This is an exciting week for new releases. I’m kicking it off with what seems like a sure-fire blockbuster. After all, Dreamworks bought the movie rights before the novel was even finished, and Steven Spielberg signed on as director. It’s Robopocalypse by Daniel Wilson, author of How to Survive a Robot Uprising (Bloomsbury, 2005) and How to Build a Robot Army (Bloomsbury, 2007).
In an io9 article titled “Behind the Fiction: The Science of Robopocalypse,” Wilson explains the robotics research behind the book. (He actually holds a Ph.D. in Robotics from Carnegie Mellon.) Realism like this only makes the fiction more entertaining. And if your teens want more detail, point them to Physics of the Future by Michio Kaku (Doubleday, 2011). It’s dense, but the “Future of AI : rise of the machines” chapter will satisfy their curiosity.
Is the book based on the movie or is the movie based on the book? Somewhere in between? ”I’m over the moon about [Spielberg's movie adaptation]. It’s a once-in-a-lifetime situation, especially because I was able to talk with the screenwriter and the production designer and Spielberg himself during the course of writing the book.”–from USA Today.
In April, Doubleday launched a Robopocalypse book trailer contest. You can view the finalists on YouTube. Show them to your teens, while making this a summer reading recommendation.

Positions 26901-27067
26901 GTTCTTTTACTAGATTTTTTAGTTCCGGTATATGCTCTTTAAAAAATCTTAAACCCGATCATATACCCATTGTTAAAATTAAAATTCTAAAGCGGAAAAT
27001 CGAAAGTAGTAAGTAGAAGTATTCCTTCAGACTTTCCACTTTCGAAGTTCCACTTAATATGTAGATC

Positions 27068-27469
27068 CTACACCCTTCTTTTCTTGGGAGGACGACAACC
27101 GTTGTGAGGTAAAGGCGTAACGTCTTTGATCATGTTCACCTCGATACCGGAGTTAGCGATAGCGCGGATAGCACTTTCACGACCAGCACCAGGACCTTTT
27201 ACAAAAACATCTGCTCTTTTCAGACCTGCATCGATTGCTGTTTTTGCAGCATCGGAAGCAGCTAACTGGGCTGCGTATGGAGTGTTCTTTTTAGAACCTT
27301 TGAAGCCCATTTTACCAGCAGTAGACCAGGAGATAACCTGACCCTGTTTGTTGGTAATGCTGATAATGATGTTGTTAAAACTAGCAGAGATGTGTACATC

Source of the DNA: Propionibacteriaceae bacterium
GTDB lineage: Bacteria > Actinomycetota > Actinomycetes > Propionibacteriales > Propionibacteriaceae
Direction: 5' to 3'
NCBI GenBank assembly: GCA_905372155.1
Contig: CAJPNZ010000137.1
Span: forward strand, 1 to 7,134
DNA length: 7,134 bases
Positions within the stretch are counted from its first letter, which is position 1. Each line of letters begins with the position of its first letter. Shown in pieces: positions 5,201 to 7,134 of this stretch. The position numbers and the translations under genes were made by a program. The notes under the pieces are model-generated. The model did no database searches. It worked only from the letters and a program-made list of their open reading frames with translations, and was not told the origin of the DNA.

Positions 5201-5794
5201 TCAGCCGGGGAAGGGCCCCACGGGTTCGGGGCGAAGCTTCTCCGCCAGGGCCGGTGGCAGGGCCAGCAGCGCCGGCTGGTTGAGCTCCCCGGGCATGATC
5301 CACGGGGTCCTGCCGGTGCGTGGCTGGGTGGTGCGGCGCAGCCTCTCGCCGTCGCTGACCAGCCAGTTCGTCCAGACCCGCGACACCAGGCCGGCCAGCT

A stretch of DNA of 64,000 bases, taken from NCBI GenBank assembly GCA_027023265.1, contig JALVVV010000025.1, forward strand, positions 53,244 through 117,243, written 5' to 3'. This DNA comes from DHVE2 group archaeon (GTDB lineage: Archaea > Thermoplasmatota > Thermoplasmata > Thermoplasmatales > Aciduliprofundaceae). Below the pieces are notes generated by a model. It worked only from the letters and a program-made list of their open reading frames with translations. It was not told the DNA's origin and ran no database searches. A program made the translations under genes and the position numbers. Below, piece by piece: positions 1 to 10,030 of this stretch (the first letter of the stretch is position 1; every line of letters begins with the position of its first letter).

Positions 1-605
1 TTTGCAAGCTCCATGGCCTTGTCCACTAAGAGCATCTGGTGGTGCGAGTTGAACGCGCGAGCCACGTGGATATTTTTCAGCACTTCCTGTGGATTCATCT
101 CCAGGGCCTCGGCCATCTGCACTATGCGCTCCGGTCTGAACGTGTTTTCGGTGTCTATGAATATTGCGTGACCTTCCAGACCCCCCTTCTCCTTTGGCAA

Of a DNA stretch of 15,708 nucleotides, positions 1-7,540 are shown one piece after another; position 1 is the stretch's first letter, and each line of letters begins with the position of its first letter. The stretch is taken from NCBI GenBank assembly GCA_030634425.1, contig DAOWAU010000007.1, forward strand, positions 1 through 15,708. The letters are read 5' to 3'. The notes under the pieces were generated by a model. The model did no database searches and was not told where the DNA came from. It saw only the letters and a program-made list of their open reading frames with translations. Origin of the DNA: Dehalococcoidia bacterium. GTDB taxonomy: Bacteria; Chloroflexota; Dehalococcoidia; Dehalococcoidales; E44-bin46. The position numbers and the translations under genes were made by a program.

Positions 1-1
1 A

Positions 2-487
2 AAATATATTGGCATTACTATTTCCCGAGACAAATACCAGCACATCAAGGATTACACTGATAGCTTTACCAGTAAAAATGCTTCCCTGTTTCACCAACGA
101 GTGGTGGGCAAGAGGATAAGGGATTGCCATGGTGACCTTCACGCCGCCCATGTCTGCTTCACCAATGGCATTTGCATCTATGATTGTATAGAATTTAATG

Personally, comparisons to the style of Max Brooks’ World War Z (Crown, 2006) landed it on my TBR pile.
Adult/High School–The Robot Wars begin in the near future when a computer scientist developing artificial intelligence decides, for the 28th time, to “kill” his seemingly underachieving program. In this instance, however, the computer anticipates its own termination and overrides the destructive command, telling the scientist that only computers can save the planet from the destructive nature of humans. The computer, named Athos, kills the scientist and launches the war that will preserve life on Earth by extinguishing humans. It begins simply enough, with cars running over their owners or diverting into head on crashes, but soon enough millions of tiny spiderlike machines scuttle toward human body heat and explode. Even smaller machines can penetrate the skin, enter the bloodstream, and explode when they reach the heart. Of course, killing humans one-by-one is not the most effective ways to achieve humanicide, but the personal nature of the attacks makes for the kind of tension that will have readers squirming on their beach towels this summer. The heroic actions of the handful of characters that first de-program the computers and then find and attack Athos’s arctic lair are told in the form of briefing reports captured after the war. This accessible format with its emphasis on survival in battle (rather than the science and philosophy of AI) and the full-throttle action will have particular appeal for reluctant readers and those who enjoy the kind of science-gone-wrong thrillers that were the hallmark of Michael Crichton’s career.–John Sexton, formerly of Westchester Library System, Tarrytown, NY